Monday, April 25, 2005

My brother Rich climbing at the Boise State Climbing Gym.  Posted by Hello

Monday, April 18, 2005

Corn, its a wierd one mister grinch.

So in Josh's plant breeding web page he has links to two papers that show that corn hybrid vigor may be due to inconsistent sequences. In some cases the genes themselves are hemizygous. In others the retrotransposon insertions are different, affecting gene expression due to changes in upstream promoters. O what we don't know else is going on.

I have too much to do. I will explain later. Right now I have to write it up for Cotton inc. They pay the bills.

Thursday, April 14, 2005

Feeling better

I am feeling better. I don't know why, nothing has changed. I still have to plant way too much, but it is coming along.

Plantbreeding web page

Food blog

Monday, April 11, 2005

Emily painted this for us yesterday. She says she learned Chinese characters from Sagwa, a cartoon about chinese cats that write with their tales. I didn't believe her, but my Chinese math teacher says that they are just about right for the characters for rain. Just like she said Posted by Hello

Friday, April 08, 2005

My daughter Emily and I out in my cotton field. This is the end of my season last year. Theis is a F1 plant, next to us is the F2s. Posted by Hello

Wednesday, April 06, 2005

No motivation

I am not really depressed. I am not really happy. I am not really sad.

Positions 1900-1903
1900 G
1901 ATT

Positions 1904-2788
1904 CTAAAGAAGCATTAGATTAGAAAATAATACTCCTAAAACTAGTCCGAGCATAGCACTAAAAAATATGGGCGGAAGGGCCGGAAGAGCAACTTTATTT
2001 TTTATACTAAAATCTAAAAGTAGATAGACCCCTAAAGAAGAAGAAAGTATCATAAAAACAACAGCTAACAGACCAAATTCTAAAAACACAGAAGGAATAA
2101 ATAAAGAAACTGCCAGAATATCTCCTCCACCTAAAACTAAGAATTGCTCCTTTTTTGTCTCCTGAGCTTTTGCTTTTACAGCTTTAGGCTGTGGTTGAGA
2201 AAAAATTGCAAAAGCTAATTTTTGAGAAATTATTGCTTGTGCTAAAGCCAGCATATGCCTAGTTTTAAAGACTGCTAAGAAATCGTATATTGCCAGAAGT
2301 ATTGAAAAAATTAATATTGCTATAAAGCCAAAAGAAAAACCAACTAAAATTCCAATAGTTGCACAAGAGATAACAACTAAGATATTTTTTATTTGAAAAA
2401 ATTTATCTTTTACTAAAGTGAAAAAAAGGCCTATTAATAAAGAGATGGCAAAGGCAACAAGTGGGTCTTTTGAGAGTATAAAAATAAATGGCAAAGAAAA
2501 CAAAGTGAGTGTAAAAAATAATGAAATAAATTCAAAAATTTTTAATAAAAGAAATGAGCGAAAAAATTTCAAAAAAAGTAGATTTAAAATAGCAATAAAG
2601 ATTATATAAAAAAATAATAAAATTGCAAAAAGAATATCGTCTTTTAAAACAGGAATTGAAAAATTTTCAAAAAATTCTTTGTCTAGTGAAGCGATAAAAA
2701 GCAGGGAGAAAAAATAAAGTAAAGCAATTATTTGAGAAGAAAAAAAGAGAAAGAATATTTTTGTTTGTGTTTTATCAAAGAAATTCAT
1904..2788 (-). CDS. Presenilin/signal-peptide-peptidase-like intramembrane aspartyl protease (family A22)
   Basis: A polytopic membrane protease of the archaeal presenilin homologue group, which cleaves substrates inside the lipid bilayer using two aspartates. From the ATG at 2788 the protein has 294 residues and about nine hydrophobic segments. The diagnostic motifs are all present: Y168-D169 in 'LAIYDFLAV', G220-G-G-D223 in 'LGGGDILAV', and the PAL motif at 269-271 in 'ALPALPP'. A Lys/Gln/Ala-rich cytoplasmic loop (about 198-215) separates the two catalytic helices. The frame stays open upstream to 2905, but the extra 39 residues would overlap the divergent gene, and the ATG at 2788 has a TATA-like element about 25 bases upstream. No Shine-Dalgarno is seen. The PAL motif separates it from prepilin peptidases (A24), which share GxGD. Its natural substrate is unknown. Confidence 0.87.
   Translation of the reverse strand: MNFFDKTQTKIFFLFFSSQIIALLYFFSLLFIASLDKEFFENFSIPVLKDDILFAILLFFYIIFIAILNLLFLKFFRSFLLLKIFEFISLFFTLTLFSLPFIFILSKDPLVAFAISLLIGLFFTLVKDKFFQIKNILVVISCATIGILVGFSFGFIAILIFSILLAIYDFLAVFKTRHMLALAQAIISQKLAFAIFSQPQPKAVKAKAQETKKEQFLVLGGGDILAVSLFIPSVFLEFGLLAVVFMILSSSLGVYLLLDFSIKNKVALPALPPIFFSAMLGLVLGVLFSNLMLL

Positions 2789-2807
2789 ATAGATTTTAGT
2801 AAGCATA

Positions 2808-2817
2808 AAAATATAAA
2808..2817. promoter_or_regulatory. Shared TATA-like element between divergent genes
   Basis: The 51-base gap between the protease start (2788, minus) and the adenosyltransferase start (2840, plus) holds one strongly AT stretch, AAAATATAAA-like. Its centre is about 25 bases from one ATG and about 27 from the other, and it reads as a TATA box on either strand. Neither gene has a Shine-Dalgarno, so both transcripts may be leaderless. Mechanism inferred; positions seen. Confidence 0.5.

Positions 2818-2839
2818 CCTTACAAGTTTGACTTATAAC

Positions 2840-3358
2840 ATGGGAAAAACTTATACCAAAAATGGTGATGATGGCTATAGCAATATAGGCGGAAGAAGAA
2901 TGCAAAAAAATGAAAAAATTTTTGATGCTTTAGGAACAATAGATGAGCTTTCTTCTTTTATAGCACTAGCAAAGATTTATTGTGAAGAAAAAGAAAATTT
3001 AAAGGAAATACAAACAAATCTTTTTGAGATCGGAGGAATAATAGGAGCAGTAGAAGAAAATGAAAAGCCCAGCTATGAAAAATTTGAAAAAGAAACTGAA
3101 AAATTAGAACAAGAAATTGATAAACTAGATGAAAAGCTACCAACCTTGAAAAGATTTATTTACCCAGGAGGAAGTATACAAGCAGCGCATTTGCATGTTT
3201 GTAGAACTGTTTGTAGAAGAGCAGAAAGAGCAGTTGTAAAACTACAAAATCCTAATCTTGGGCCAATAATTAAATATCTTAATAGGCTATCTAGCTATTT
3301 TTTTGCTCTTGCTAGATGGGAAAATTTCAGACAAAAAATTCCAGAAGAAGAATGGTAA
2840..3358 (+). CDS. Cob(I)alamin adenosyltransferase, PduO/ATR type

I am just monotone today. It is like a constant F flat in my head. There are moments where it fades and I feel ? ? ?

I don't know quite how now. That F flat is playing today.

Do you listen to Philip Glass? There are a number of his songs that are repetitive to a point where you would think that the performers would throw down their instruments and scream out an aria in C sharp major just to mix it up a little. That is how I feel with my life. I just haven't got up the courage to throw down my fiddle and start screaming.

I went to BYU to resolve things with my professors there. It is like none of it ever happened. It is like a dream that felt like a lifetime and then you wake up to find that it is almost the same time as when you fell asleep. Before I left, I sent an email with a tentative itinerary, outlining what I wanted to do. I asked for comments and for suggestions. In return, nothing. silence. ambivalence. when I got there, I proceded to start doing what I said on my itinerary. Response: "Ok, sounds good." "Where have you been eating for the past three days." "Oh, were you here till midnight working again? " Nothing. silence. ambivalence.

I went through all of the sequences and found all possible ligation points, restriction digestion sites, and vector contamination. Then I annotated them and sorted them by primer design and problem. Then I tested all the primers for ones without problems to see if the size was the same. Results: 95% that amplified were OK. 5% were not. This is error rate in sequencing so might have missed ligation site. Response: OK. Nothing. silence. ambivalence. Then I tested ones designed from other species and a subset of possibly messed up ones. Response OK, give us the good ones.

Then I did GISH. In one day. This is not that short of a protocol. I didn't finish. Response: Oh OK. Did they read my report? No. Did the look over the lab notebook with raw data? NO. Did they look over the sequencing data? NO. Did they have any questions. No. and NO.

Since then,

When I got back. I asked what they thought about my field plans here. Response: whatever you think is best.

Nothing. Silence. Ambivalence.

What a sweet melody of advice from my advisors on my graduate committees.